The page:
This process will be repeated for as long as it takes. Some dogs I’ve trained this on have learned it in just a couple days. Others might take a week or so. No matter what the case just keep on them. The theory behind this is simple. Dogs hate being near their own mess so by making stand next to it for a period of time it’s like a form of reverse psychology. We’re basically turning their positives into negatives. Their positive in their eyes is marking the furniture which happens to be a negative. By making them sit next to their own mess we’re now using a form of reverse psychology to make them not want to do it anymore. Kinda like the old theory of making your child smoke the entire pack of cigarettes when you catch them smoking. This obviously isn’t as harsh but the same rule applies here. We’re simply reversing our dog’s way of thinking, eliminating their bad habits in the process. Marking in the house is completely unacceptable behavior for any dog and needs to be dealt with.

A few vital things to point out here. First of all be sure the leash has the right amount of slack I recommended. Enough to lie down and stand up only. If you give too much they’ll simply walk to the end of the leash and be far enough away from their mess where they’re not learning a lesson. Too little slack and they can’t lie down so measure correctly because every dog is different. Also be sure to supervise them during the process. You can simply be doing chores around the house but DO NOT leave the house while they’re tied up and DO NOT connect them to chokers or prong collars while doing this. A regular flat collar is all that’s needed. Furthermore if you see them chewing on the leash (lots of dogs do) just give them a “No” or maybe rub a little lemon on the area. That should stop them. And last but not least…be consistent. Giving up on them is only teaching them more bad behavior. This is the main reason dogs get away with so much; because the lack of consistency in dog owners. Always remember you’re the teacher so be the best teacher possible. The face you show is the face shown right back to you. Try it out and let me know how it goes. Ruff.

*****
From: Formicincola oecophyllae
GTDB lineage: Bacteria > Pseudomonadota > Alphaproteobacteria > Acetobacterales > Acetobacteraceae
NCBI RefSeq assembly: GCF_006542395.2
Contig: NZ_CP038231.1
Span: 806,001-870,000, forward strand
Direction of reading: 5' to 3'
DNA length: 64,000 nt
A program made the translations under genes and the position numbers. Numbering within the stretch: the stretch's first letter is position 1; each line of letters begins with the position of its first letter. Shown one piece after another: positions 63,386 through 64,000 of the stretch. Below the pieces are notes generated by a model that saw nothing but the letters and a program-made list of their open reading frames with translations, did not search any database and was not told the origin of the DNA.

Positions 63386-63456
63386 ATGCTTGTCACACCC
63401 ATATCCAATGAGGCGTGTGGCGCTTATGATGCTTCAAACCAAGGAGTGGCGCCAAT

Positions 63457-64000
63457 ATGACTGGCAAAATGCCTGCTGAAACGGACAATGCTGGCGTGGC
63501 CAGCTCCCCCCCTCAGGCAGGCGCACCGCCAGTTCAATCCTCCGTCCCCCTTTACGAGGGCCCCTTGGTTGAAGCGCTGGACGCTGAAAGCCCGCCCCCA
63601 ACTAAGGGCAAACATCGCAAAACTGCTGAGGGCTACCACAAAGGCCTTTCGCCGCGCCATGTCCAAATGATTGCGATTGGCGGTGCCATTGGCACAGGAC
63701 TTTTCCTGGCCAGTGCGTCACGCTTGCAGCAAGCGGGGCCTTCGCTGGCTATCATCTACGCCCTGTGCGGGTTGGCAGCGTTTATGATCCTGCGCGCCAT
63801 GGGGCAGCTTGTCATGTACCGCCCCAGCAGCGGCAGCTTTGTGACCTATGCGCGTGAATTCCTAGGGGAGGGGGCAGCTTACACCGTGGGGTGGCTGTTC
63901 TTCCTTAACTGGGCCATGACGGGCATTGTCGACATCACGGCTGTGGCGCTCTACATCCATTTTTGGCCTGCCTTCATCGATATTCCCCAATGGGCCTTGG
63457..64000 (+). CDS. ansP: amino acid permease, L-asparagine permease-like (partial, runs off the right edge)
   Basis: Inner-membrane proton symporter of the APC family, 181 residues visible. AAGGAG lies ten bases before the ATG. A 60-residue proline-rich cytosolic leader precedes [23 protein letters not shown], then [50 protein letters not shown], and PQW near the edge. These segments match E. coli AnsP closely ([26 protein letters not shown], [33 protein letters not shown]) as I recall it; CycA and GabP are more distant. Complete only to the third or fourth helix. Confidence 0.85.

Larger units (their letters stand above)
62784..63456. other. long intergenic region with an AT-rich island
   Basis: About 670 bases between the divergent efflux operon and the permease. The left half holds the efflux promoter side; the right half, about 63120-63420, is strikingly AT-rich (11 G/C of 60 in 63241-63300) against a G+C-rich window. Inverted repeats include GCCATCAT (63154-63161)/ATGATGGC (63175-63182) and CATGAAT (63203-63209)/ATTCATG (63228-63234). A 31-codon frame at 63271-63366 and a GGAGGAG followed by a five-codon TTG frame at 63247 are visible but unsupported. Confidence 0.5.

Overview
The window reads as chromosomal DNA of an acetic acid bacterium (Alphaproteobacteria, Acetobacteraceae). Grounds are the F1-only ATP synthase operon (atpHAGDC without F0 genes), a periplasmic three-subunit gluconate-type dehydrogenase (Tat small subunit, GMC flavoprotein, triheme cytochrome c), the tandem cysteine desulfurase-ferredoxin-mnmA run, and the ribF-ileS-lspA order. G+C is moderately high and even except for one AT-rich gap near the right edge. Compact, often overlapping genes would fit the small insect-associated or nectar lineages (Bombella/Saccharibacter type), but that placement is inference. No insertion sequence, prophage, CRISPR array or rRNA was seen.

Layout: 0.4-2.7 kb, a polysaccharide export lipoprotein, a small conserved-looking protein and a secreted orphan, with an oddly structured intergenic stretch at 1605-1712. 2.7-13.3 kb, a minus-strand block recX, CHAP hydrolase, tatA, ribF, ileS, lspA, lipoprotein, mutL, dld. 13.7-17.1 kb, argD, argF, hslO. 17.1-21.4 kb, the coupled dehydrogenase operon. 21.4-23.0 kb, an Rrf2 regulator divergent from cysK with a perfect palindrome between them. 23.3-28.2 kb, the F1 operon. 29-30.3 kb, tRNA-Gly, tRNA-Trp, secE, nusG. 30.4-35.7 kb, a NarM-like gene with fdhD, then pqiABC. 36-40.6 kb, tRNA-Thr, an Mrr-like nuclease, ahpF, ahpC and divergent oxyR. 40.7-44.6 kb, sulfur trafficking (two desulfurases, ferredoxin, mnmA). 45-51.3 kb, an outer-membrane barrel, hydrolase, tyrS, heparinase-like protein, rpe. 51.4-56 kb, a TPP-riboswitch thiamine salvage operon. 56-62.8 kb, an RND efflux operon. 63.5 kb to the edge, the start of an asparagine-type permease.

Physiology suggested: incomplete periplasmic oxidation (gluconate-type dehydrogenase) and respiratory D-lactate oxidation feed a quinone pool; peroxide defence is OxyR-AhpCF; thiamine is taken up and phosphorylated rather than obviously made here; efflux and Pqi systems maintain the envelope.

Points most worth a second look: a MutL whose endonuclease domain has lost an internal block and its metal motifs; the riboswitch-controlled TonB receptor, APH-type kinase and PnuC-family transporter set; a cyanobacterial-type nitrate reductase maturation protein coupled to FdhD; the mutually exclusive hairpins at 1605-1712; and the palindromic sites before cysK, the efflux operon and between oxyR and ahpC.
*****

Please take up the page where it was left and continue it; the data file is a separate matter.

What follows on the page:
– Brandon

  • Andrea
    Posted at 20:19h, 25 August Reply

    What kind of strong cleaner? I’ve used all kinds of commercial pet store cleaners to no avail.

  • Lise
    Posted at 07:33h, 05 September Reply

    Now your advice has reached Denmark. I am just wondering, how many times each night do you leave him in the room?
    Best regards, Lise

  • Ministik
    Posted at 11:36h, 05 September Reply

    I am confused by your second part where you say ” Now we’re outside and viewing them we’re gonna wait them out and repeat this process, quickly busting them in the act and following the training procedure again. It’s very simple and straight to the point.”
    When is the dog praised for peeing in the appropriate place?
    I understand your thoughts on the dog avoiding the marking in the house after the verbal NO aversive. However 30 minutes the dog has acclimated to the spot and has lost all interest or concern about this particular spot. Dogs have a live in the moment mind, no past, no future. Think that is why we love them so they don’t blame us for something we did or didn’t do last week. Like the promise to go for a walk and the phone rings and we just end up chatting for an hour and the walk is now off the agenda.